In my last post Dear MMORPG, I tried to touch on the infatuation period that is at the beginning of most MMORPG "relationships" which may mask some of the underlying problems that are there from the start (this also covers nerfs to a degree, since a nerf that creates problems in the relationship was already a problem in the first place in the overall game). "Hardcore" games tend to mask these problems longer with their complexity in driving the gamer in finding a way to over come them. I contend that casual games don’t kill hardcore players, it is the standard rock/paper/scissors, level-n-class, item driven systems that kill hardcore players. Casual game features are the flowers everyday that keep the relationship going despite the acknowledgment by the player that there is a problem in the first place. Which is the true reason that hardcore gamers are killed off. Casual games simply offer better relationship (albeit it is still flawed) than the hardcore games do, because while the player knows that it is flawed, they also know that the cost could be worse.

So in closing, maybe "Dear MMORPG" should have been "Dear MMORPG Industry" and written more suited to meet it’s name.

Tuesday, April 11, 2006


In my previous post, I had suggested that my "major" post was beginning to sound like a breakup/Dear John letter. With that thought floating around in the back of my head, I came on the idea of taking a tongue in cheek posting in keeping with Ernest Adams' Letter from A Dungeon and A Letter from the Cockpit. Drawing on my own experiences and from The Daedalus Project's interviews in Why We Quit and some Googled "Dear John" letter for templates/ideas.I give you: Dear MMORPG.


In the beginning, everything was fresh and new to me, you showed my things that I could only imagine. I can not even begin to count the hours or late nights that we spent together. Some of my family and friends didn't understand what I saw in you, but I always defended you no matter what.

Which is what makes it so hard for me to tell you this, but in the past few months, I have been seriously thinking about canceling my subscription. I don’t know when it happened, if it was you that changed or my view of you that changed. But I found that I had to force myself to login, the spark that had been there at the beginning was gone. Sure we tried new skills, trades, and even change of scenery to keep our relationship alive. But I finally realized how silly I was being, I can not force that spark to be rekindled.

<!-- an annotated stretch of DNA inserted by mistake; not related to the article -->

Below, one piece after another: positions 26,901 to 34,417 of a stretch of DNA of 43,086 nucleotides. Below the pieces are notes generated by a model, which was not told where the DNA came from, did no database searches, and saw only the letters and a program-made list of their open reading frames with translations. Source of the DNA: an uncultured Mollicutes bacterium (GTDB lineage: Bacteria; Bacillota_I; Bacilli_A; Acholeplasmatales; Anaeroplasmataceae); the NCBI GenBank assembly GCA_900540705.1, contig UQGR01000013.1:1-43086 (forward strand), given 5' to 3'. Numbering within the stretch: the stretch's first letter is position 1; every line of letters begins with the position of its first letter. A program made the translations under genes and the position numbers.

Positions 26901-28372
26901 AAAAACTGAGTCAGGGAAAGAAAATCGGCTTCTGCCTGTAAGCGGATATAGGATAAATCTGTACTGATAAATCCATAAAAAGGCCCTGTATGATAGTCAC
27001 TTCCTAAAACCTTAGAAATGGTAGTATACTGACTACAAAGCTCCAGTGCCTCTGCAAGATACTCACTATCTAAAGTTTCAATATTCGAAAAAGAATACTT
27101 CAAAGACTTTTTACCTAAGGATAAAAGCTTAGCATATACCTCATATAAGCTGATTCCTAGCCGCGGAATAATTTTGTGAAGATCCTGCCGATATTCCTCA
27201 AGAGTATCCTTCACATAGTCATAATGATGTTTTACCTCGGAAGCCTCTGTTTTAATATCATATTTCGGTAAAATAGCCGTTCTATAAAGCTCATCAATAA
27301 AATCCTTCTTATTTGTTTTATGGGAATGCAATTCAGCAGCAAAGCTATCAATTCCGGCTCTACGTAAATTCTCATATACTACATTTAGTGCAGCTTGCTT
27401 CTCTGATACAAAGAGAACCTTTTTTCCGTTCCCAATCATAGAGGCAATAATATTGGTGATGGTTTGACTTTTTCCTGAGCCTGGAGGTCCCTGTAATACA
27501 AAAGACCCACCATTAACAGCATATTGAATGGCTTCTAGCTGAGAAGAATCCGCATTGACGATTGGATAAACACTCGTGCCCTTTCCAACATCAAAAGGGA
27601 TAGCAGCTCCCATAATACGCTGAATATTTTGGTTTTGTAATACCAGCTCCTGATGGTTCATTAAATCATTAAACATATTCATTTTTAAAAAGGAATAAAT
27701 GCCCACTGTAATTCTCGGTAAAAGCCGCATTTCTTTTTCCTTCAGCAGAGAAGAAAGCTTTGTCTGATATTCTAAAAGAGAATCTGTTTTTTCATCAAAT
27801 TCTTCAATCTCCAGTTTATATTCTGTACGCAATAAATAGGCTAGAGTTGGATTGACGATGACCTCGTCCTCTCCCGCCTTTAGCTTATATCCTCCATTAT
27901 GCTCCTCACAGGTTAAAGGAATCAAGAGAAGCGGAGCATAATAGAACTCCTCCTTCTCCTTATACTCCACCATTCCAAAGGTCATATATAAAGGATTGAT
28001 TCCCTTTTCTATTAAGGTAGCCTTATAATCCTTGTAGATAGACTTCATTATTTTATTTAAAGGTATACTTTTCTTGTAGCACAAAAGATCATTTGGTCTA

I do not see this as losing something, but rather as having gained knowledge and wisdom. Out there is the perfect player for you that will love you and not find a single thing to criticize about you. And I hope that the perfect game is out there for me. Hopefully with the knowledge and wisdom that we gained in our time will help us both in that goal.

I think we both need to let go of the past, and be grateful for what we had for a time and move on from there. It is a little sad for me knowing that I won't be able to visit your world anymore, but I think I will be a better person in the end.

Monday, April 10, 2006

Next major post

So I was working on my next "major" post and as I re-read it to keep it on topic, it became clear that it was a break up letter to UO. Describing what I liked only to tear it apart for how it changed. While it's not surprising given the amount of time I spent there. But given the time I've been away from UO, I would think that I would have moved away from it.

Tuesday, April 04, 2006

Profound posts or more the lack of.

It feels like that I should have posted more profound by now.
I do have a write up/reworking/expanding on earlier "Suspending reality within RPGs & MMORPGs" in mind. But at the same time I don’t want to just rehash what we already know. Frankly I don’t know if I can write something that hasn’t already been worked on by multiple people, some of who have much more experience on the subject than I do.

Some history about me (at least in gaming terms):
  • Still have it installed and even had started playing it off and on again, now stopped.

Warcraft BNE:
  • Played it while waiting for Diablo II, I have played off and on since.

Ultima Online:
  • After giving up on waiting for D2 and permanently Blizzard, I played religiously everyday for about 4yrs. I still log in most every morning to get the broken chair daily rare on Baja and replace it with the much less rare daily tall candle *Yes I’m the sob that does that ;)*, but don’t play beyond that.

  • I was there from the launch, but after the first year or so my interest began to drop off and with friends playing Guild Wars I found very little interest in logging in. My account still active, but that could change in the near future.

Empire Earth II (demo):
  • Fun for kicks. I’ve never felt the need to buy the full version, other than having a wider assortment of units and much better graphics it might as well be Warcraft BNE or Starcraft.

Guild Wars:
  • I have been playing for the past few months. My opinion on it is are still mixed and I will leave it at that.